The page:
# The Addition Rule of Probability(KS3, Year 7)

Probability tells us how likely (how probable) it is an event will happen. For example, it tells us that when a die is rolled, the probability of rolling a 1 is 16. It tells us that when a die is rolled, the probability of rolling a 6 is 16. Imagine we wanted to find the probability of rolling a 1 or rolling a 6.

To find a probability of one event or another event...
Probability of 1 or Probability of 6
...replace the or with a +...
Probability of 1 + Probability of 6

## Question

What is the probability of rolling a 1 or rolling a 6 on a die?

## 1

Write down what we are trying to find out.
Probability of rolling a 1 or Probability of rolling a 6

## 2

Replace or with +.
Probability of rolling a 1 + Probability of rolling a 6

## 3

Find the probability of rolling a 1. The probability of rolling a 1 is 16.

## 4

Find the probability of rolling a 6. The probability of rolling a 6 is 16.

## 5

Substitute the probability of rolling a 1 (16) and rolling a 6 (16) into the formula.
16 + 16 = 26

The probability of rolling a 1 and rolling a 6 is 26.

## A Formula for the Addition Rule of Probability

The formula for finding the probability of event A or event B is shown below:

Let's use the formula in an example.

## Question

A spinner will spin and come to rest pointing at a colour.

What is the probability of the spinner pointing at red or blue?

## 1

P(A or B) = P(A) + P(B)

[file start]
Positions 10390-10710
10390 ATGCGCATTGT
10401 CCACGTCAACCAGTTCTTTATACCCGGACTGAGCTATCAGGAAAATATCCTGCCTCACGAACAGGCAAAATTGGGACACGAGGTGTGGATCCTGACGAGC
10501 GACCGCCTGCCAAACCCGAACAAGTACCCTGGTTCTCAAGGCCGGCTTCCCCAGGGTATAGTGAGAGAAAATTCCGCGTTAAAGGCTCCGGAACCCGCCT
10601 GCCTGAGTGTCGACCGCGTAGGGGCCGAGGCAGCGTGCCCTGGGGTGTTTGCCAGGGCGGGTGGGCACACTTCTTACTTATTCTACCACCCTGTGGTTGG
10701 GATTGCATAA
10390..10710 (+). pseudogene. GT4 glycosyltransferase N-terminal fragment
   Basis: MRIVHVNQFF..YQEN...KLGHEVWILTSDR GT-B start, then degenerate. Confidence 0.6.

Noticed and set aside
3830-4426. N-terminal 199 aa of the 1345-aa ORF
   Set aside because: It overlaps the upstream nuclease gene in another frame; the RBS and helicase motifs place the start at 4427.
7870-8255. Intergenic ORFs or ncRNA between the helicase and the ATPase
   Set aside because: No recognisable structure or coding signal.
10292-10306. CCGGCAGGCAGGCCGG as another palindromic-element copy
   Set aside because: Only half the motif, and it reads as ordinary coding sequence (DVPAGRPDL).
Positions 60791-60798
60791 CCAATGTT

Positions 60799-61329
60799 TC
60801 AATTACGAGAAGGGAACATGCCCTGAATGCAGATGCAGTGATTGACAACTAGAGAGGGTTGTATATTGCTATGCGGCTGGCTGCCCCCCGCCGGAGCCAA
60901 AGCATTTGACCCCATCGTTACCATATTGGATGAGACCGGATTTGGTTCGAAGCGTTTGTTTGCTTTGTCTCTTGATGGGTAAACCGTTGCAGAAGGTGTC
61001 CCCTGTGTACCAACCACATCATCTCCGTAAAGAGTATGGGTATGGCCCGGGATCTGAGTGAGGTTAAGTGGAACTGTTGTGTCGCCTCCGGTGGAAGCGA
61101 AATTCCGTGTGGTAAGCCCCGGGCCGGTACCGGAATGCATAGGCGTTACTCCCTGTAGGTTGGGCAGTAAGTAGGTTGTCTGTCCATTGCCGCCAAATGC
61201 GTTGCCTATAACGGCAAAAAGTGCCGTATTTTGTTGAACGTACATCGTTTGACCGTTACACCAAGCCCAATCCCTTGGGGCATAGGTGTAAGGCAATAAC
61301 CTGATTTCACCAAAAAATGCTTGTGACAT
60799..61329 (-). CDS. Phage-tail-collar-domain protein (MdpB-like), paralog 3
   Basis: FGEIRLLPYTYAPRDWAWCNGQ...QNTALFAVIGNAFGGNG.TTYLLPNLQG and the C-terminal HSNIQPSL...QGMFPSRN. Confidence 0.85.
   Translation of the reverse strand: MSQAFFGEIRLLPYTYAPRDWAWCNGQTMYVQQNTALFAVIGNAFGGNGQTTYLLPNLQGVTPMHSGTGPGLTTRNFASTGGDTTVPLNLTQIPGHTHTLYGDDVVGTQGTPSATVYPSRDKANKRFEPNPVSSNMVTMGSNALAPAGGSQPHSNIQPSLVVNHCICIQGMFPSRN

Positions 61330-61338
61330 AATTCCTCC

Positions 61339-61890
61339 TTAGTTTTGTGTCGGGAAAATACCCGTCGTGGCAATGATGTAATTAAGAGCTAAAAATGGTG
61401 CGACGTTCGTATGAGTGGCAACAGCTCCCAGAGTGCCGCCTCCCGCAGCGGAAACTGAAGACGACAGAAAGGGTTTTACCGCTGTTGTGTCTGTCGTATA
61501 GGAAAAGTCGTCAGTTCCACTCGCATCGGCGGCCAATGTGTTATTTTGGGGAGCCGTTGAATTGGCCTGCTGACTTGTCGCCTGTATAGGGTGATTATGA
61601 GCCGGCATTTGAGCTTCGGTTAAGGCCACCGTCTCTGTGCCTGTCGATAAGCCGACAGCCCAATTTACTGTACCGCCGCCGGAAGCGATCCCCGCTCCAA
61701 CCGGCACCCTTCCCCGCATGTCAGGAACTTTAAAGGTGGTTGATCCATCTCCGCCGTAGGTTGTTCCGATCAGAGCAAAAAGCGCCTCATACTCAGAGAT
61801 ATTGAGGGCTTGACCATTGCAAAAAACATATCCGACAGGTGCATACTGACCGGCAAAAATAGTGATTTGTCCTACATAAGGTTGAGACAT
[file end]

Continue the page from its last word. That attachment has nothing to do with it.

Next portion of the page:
## 2

Define the events in our example.
• Let R be the event of the spinner coming to rest at Red. P(R) is the probability of spinning Red.
• Let B be the event of the spinner coming to rest at Blue. P(B) is the probability of spinning Blue.
We can rewrite the addition rule:
P(R and B) = P(R) + P(B)

## 3

Find the probability of the spinner coming to rest at Red. There are 2 ways of the spinner stopping at Red...

...out of 8 equally probable outomes. The probability of the spinner stopping at Red is 28. P(R) = 28.

## 4

Find the probability of the spinner stopping at Blue. There are 3 ways of the spinner stopping at Blue our of 8 equally probably outcomes. The probability of the spinner stopping at Blue is 38. P(B) = 38.

## 5

Substitute the probability of spinning a Red and the probability of spinning a Blue into the formula.

P(R or B) = 28 + 38

P(R or B) = 58

## 6

Simplify the fraction if possible. (The fraction in our example is already as simple as possible).

The probability of spinning a Red or a Blue is 58. We have expressed the probability as a fraction. We can also express this as a number (0.625) or a percentage (62.5%).

## Lesson Slides

The slider below another real example of using the addition rule of probability. In this example, the probability of three events is found using the addition rule.

## Or = +

P(A or B) = P(A) + P(B)
or = +

## The Addition Rule Is for Mutually Exclusive Events

The addition rule works for mutually exclusive events.

## A Note on Notation

The probability of an event can be written as:
P(Event)
A letter or symbol can be used to represent an event. For example, let H be the event that a coin lands on Heads when it has been tossed. We can denote the probability of getting heads as:
P(H)

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